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Top HR Challenges for Life Sciences Companies — and How to Overcome Them

In the rapidly transforming life sciences industry — which encompasses pharmaceuticals, biotechnology, medical devices, and more — HR teams face a host of challenges to support businesses and their employees while navigating the ongoing pandemic, a volatile economy, and the expectations of a workforce in a tight labor market. 

A breakthrough technology poised to unlock an entirely new patient population, for example, will trigger a surge of investment dollars — and the need for new hires, said Joe Mullings, Chairman and CEO of The Mullings Group, a medtech talent acquisition firm.

All that upheaval requires companies to devise new and better ways to attract and retain employees. “Your employees are no longer employees, your employees are now customers,” Mullings said. “And if you don’t treat them as customers, they’re going to take their service somewhere else.” 

Here are the top HR challenges for life sciences companies — and how People leaders can overcome them. 

4 Top Challenges in the Life Sciences Industry

1. Providing Employee Growth Opportunities 

Earlier this year when BioSpace, a digital hub for life science news and jobs, asked industry professionals in their How to Attract and Retain Talent survey what their motivators are to look for a job, 57% said “greater compensation.” But that wasn’t the top driver.

“Growth opportunities” led the pack, with 63% of life sciences professionals saying they were seeking out employers where they could further their learning and development, according to the report.

Employees’ desire for learning makes succession planning and employee development critical, said Courtney Berg, founder and owner of HR consulting firm CourtSide Consulting. Succession planning means preparing employees to take on key roles in the organization, so companies must consider the goals and skill sets required to make that happen, Berg said. Then they must consider whether there’s a skills gap among their current employees, and who on staff is ready for upskilling, reskilling, and career advancement

But in today’s tight labor market, employees must be on board with the changes planned, Berg said. No longer are workers automatically in lockstep with a company’s expectations for them.

“[Workers are] more contemplative about how [a job change or promotion] is going to impact [their] life,” Berg said. “[We must have] more intentional conversations around what those employees really want.”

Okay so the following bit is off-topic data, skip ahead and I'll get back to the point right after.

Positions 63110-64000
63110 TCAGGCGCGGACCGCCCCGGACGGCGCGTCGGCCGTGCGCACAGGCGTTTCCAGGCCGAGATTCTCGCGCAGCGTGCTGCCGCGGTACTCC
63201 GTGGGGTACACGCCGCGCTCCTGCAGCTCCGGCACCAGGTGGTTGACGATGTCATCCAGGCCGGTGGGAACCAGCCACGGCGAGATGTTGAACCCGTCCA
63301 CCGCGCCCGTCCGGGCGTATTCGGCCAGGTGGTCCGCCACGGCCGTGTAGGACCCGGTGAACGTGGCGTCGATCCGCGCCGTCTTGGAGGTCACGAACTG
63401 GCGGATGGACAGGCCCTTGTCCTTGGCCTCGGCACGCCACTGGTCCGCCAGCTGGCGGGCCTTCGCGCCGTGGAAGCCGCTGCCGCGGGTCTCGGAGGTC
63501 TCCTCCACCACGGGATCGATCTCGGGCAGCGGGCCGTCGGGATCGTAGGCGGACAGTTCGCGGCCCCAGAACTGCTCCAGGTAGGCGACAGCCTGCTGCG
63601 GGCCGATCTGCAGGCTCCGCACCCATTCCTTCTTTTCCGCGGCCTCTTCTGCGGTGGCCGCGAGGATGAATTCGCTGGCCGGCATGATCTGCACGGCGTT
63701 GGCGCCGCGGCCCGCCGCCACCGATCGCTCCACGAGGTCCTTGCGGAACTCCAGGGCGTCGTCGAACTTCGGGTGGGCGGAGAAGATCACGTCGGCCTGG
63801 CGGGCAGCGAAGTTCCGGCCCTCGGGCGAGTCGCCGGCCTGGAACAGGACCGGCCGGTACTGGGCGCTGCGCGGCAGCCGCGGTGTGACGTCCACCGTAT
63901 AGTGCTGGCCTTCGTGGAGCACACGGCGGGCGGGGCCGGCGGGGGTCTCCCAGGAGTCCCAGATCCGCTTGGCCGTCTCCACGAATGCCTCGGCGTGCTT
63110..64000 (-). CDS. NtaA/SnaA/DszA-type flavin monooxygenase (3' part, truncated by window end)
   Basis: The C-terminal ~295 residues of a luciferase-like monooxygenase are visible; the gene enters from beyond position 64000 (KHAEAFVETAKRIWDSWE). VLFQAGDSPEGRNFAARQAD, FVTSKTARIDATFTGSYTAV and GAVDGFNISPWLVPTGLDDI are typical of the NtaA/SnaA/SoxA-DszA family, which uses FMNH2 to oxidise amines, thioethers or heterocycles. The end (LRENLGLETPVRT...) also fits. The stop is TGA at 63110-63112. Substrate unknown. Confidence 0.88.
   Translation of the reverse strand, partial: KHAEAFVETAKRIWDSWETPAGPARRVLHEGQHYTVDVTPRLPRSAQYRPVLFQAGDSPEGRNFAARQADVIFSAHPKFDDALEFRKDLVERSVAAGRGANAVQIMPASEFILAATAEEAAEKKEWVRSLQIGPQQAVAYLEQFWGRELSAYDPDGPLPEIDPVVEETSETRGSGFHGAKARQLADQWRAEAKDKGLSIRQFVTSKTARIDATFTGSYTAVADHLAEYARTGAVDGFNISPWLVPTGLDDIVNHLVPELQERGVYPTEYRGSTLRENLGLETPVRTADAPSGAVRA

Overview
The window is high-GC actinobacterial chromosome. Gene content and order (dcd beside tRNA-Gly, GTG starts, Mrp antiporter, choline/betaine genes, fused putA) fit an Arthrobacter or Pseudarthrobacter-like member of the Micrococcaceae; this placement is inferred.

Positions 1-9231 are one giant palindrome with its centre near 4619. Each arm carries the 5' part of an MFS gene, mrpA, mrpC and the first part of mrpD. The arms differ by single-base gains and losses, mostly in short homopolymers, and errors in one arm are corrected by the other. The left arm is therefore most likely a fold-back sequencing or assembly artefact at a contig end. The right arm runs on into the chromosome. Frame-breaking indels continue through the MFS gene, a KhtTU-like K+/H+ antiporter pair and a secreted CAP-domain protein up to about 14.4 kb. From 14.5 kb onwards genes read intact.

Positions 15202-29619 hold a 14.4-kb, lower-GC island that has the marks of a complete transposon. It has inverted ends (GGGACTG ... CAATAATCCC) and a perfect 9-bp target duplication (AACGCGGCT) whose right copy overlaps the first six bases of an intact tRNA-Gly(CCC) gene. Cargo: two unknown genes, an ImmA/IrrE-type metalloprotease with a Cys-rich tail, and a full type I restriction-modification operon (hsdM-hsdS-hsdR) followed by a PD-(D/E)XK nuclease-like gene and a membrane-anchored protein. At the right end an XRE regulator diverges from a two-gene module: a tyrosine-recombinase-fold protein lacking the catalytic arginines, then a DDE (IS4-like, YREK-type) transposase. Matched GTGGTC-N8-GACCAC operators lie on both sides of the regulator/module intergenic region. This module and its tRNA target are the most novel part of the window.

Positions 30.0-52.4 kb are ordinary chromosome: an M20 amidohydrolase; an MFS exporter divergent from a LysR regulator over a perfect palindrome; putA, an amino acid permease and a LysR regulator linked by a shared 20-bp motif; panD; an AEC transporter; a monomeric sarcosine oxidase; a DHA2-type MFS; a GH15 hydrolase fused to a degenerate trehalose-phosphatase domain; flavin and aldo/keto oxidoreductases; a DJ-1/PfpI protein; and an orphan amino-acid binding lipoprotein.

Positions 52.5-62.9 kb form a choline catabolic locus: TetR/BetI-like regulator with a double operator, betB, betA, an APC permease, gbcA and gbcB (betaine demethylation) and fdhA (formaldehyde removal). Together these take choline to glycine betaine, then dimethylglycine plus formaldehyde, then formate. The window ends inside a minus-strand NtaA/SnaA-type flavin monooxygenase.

To retain employees eager for career mobility, personalized employee development opportunities have been important at 1nHealth, a patient recruitment firm for clinical trials, said Senior Manager of Culture and Talent Tanya Haller. Those individualized plans might include, for example, a leadership skills course for new managers, or reskilling for a project manager who wants to get into software development.

“We wouldn’t want to lose [an employee] because [they] want to take another route with [their] career,” Haller said. “We want to foster that, and we want to be that stepping stone to help [them] in any way we can.” 

2. Making DEIB a Priority 

Moving forward on Diversity, Equity, Inclusion, and Belonging (DEIB) priorities in any industry can be a challenge, necessitating changes to longtime practices and policies. But workers have made it clear that DEIB matters for recruiting and retention. According to consulting firm McKinsey & Company, employees are 47% more likely to stay with an organization if it’s inclusive. 

Within life sciences, there’s work to be done. In the biotech sector, for example, people of color comprise just 38% of all employees, according to Measuring Diversity in the Biotech Industry, a 2022 report created by biotechnology advocacy organization BIO and Coqual, a think tank that champions equity. And while most respondents told researchers that recruiting and promoting diverse talent were priorities, less than 20% of companies had set goals to do it, the report found.

When it comes to DEIB, hiring more people from historically disadvantaged groups and conducting more implicit bias training isn’t enough, said Gena Cox, PhD, an organizational psychologist and author of Leading Inclusion: Drive Change Your Employees Can See and Feel. “You have to have actions that are strategic,” said Cox, ensuring that underrepresented employees have career mobility and equity in terms of recognition and compensation

Making DEIB a priority requires support from the C-suite and the board level, noted Cox. And leaders must clearly articulate not just that it’s important, but why. 

Part of that conversation should address why diversity is vital for business outcomes, Cox advised. Diverse companies are more innovative, according to the Harvard Business Review. But the life sciences industry has suffered from a lack of diversity — in its workforce and in its research. In clinical trials, for example, a 2022 report from the National Academies of Sciences, Engineering, and Medicine (NASEM) found that there’s been “little progress” in the last 30 years to boost the participation rate of racial and ethnic minorities. 

“If the patient is not understood, all of your decisions that are made earlier in that stream are probably going to be a little bit faulty,” Cox said. That long-standing lack of recognition of the needs of underrepresented groups, alone, can turn away top diverse talent from the industry.